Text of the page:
Dmitri Hvorostovsky / Ivari Ilja - Wigmore Hall, 11 June 2010
Tchaikovsky Again, as before, alone, The nightingale, The heroic deed, I opened the window, Don Juan’s serenade
Rachmaninov The dream, She is as lovely as the noon, Sing not to me, beautiful maiden, Oh no, I beg you, forsake me not
Tchaikovsky Reconciliation, A tear trembles, None but the lonely heart, The fearful moment
Rachmaninov When yesterday we met, In the silence of the secret night, He took all from me, Christ is risen
Encores: Tchaikovsky Sred’ shumnogo bala (In the Midst of the Ball), Serenade, Rachmaninov Ja byl u nei (I was with her) (I'm not 100% sure of these, so if you know better, please let me know)
It’s now twenty years since Dmitri Hvorostovsky made his Wigmore Hall debut. This recital, dedicated to the recently-deceased mezzo Irina Arkhipova, followed the same programme as that first one (according to his record company at least). But the mood was hardly celebratory. Bottom-of-the-vodka-bottle Russian melancholy underlay every one of his Tchaikovsky and Rachmaninov songs.
By his usual standards, it was unusually gloomy programming. These days, if he’s not playing out-and-out pop, Hvorostovsky usually leavens his big-hall programmes with lighter material, lifting spirits by shamelessly playing to the crowd. Nose-to-nose with a discriminating audience in the shoebox Wigmore, his inner showman was at a disadvantage, reduced to the odd winning grin between songs. Acknowedging the seriousness of the enterprise, gone were the eye-wateringly tight pants and loltastic girlie blouses, in their place the serious recitalist’s bow tie and tuxedo.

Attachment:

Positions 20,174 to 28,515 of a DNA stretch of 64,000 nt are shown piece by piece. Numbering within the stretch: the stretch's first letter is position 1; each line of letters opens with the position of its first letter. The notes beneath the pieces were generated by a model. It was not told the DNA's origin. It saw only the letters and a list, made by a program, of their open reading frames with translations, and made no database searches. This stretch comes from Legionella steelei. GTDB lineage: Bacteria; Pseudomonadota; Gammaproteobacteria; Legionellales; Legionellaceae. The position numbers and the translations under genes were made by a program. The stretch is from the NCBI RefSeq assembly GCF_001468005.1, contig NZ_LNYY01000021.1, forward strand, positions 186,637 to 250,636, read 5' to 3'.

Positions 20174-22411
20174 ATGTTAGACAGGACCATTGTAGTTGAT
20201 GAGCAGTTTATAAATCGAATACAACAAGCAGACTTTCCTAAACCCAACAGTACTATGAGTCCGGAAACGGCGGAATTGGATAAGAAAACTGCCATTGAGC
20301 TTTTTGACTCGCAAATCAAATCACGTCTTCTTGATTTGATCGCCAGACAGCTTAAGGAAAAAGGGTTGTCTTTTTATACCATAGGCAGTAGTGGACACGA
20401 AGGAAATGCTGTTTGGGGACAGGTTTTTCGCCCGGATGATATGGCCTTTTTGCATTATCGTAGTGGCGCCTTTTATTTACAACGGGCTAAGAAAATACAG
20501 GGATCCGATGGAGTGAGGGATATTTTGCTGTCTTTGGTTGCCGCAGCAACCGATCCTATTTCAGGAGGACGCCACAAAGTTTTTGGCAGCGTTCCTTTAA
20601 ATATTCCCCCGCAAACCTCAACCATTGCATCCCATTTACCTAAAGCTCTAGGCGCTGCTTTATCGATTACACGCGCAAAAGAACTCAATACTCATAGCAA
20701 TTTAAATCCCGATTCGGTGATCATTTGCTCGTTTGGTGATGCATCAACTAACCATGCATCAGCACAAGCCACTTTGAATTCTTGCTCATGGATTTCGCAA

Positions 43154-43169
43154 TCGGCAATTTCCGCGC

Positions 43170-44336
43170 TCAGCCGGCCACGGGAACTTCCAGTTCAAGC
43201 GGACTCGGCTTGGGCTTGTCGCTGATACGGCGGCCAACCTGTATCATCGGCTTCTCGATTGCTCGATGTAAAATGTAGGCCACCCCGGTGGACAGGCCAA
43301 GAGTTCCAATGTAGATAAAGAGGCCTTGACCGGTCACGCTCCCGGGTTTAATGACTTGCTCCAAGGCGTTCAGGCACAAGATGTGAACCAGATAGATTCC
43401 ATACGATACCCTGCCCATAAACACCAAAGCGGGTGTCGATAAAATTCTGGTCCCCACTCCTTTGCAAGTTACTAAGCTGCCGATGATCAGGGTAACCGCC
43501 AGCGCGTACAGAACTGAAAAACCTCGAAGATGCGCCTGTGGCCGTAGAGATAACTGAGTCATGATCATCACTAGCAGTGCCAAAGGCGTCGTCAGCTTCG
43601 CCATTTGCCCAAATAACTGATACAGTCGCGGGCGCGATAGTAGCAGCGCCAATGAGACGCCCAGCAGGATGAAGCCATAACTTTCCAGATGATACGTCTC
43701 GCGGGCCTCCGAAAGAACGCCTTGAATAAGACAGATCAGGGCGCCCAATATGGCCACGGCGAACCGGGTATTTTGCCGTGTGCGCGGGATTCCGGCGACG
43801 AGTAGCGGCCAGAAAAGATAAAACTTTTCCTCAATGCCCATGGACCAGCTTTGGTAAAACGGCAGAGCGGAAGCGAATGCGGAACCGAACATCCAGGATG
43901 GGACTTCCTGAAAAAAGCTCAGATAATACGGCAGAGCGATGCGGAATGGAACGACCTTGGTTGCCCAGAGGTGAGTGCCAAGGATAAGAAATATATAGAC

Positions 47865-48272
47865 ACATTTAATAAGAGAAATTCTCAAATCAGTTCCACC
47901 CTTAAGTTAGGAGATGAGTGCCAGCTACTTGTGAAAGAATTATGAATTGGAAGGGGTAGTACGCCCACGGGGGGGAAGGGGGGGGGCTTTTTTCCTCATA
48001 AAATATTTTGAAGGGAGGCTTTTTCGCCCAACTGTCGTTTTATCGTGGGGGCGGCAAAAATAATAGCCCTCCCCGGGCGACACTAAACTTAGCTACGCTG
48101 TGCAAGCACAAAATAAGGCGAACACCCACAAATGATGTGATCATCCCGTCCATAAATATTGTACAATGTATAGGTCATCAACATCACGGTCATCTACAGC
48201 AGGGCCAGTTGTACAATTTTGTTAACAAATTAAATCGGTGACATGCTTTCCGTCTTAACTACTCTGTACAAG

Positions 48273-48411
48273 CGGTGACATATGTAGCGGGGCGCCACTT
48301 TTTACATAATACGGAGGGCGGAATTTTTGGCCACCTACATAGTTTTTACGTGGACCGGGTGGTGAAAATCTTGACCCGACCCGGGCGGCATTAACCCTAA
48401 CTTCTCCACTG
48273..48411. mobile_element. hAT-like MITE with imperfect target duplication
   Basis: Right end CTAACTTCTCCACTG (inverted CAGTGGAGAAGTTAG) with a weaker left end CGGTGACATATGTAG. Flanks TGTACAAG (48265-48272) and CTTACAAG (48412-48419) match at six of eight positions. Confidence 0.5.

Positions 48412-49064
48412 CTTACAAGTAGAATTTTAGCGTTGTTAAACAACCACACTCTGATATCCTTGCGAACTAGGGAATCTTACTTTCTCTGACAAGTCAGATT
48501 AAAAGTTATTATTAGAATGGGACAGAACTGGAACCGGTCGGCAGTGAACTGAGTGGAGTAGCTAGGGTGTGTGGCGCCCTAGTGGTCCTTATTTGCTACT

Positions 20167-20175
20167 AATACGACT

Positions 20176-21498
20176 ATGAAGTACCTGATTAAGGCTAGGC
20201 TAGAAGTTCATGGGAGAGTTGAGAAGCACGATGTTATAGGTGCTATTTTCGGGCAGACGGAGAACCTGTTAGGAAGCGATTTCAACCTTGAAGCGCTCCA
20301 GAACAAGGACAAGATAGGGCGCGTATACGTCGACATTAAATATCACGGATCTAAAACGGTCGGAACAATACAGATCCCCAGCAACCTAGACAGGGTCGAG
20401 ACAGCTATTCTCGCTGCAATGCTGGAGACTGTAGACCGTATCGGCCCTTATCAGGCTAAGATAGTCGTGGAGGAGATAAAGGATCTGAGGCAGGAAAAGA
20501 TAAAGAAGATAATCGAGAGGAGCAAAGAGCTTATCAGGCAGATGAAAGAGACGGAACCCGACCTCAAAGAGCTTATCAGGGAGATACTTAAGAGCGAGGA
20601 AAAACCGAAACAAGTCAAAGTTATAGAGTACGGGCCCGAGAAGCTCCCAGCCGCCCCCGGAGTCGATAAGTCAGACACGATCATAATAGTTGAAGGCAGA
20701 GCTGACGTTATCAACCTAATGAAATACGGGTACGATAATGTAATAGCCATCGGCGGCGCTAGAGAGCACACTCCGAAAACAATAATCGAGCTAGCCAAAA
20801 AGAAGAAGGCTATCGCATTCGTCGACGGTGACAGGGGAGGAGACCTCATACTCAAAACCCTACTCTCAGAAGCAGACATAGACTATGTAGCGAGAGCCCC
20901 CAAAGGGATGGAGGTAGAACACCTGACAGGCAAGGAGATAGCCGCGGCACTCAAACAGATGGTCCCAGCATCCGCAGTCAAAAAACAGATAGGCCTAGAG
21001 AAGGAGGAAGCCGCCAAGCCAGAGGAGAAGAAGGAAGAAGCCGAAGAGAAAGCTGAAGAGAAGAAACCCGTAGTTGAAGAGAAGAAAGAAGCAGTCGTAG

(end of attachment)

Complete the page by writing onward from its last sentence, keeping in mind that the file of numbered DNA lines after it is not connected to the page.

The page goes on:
Perhaps because Wigmore tickets are sold to annual members first and casual buyers later, there weren’t the usual crowds of cheering fans packing the front rows either. The house manager asked the audience at the start not to applaud between songs, but the request was unnecessary. The temple of song was barely sullied even by the usual coughing - the atmosphere was one of pindrop reverence. So perhaps it was not that surprising that Hvorostovsky seemed, if not exactly nervous, then perhaps more tentative than I’ve heard him before.
No problems with the voice. The effort he puts into his very top notes becomes more apparent as the years pass, but the rest is pure chocolatey goodness. His ability to unfurl a line is second to none but it’s never at the expense of text. Unlike most singers of Russian, even native ones, his diction is clear enough for even a lousy speaker like me to follow. Words are carefully shaped and weighted, yet without exaggeration. And the technique is staggering. A perfect messa di voce completed She is as lovely as the noon. In the silence of the secret night ended with a note sustained not quite to the point of vulgarity, but enough to draw a gasp from the audience. And in Ivari Ilja he had the ideal partner, with the skill to illuminate Rachmaninov’s accompaniments and an exquisite sense of balance.
Yet there was something missing, and it became apparent only in the second of his three encores, Tchaikovsky’s Serenade. Every note in a recital must of course be carefully planned. But it should sound utterly spontaneous, and this is where Hvorostovsky’s weakness lay. Only with this penultimate number, an hour and half after he started, did Hvorostovsky finally let go. For all his technical and communicative gifts, it was the first time all night he’d sounded completely inside a song.
Hvorostovsky's scrupulously-maintained Facebook page includes a brief video of the rehearsal.